Samsung To Explain The Galaxy Note 7 Fiasco On Monday

Samsung will go public with its Galaxy Note 7 investigation on Monday, January 23, the company's spokesperson told Yonhap News Agency. Results of Samsung's probe into the matter will be presented by Koh Dong-jin, chief of the company's mobile division. He is expected to finally explain what caused Samsung's latest phablet to overheat and catch fire, which is why the tech giant was forced to discontinue the device in October. Industry observers have recently speculated that the company may have used an old inspection process for inspecting the new manufacturing process of the Galaxy Note 7, but nothing is confirmed as of yet. However, one of Samsung's officials recently said that the firm is looking to "clearly point out what caused the Galaxy Note 7 to catch fire," so the upcoming reveal will likely be extremely detailed.

The company is expected to announce its findings during a conference call or a small event that's going to be streamed online. Koh Dong-jin and any other officials present during the event will likely reiterate how Samsung did everything it could to recall the Galaxy Note 7 and went above and beyond of what was legally required from it to ensure the safety of its customers even before airlines worldwide started banning the device on their flights. Samsung will likely confirm that it managed to recall most Galaxy Note 7 units and reveal that it either bricked all of the others or limited their charging capacity to 30%, depending on the region. Following those formalities, the company is expected to go public with its investigation and explain both what was found and how it was found. However, Samsung is unlikely to go into scientific details about its findings as industry watchers believe the firm's officials will attempt to explain the issues plaguing the Galaxy Note 7 in layman's terms.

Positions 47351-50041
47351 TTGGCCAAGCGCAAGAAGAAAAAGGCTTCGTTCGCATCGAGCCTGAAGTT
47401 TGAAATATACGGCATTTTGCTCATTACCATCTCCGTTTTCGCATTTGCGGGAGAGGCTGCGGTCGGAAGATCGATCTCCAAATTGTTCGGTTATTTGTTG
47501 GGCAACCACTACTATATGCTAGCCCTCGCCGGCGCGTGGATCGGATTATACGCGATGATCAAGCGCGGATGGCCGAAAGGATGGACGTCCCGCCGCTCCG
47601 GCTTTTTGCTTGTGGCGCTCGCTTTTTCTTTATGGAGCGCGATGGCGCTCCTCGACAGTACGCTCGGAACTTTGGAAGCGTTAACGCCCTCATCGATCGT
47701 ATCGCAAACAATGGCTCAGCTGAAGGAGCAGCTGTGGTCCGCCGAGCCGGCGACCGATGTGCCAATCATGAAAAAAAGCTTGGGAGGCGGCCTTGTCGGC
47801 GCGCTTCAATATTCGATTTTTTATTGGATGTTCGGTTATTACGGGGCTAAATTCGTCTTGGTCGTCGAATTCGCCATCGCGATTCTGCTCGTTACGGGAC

Finally, the head of Samsung's mobile division will likely apologize about the Galaxy Note 7 fiasco one last time before promising the company will do everything it can to make sure something like this never happens again. It's possible that Samsung will also use this opportunity to announce an upgrade program for customers who purchased the Galaxy Note 7 before exchanging it for another device. More information will follow on Monday.

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Dominik Bosnjak

Head Editor
Dominik started at AndroidHeadlines in 2016 and is the Head Editor of the site today. He’s approaching his first full decade in the media industry, with his background being primarily in technology, gaming, and entertainment. These days, his focus is more on the political side of the tech game, as well as data privacy issues, with him looking at both of those through the prism of Android. Contact him at [email protected]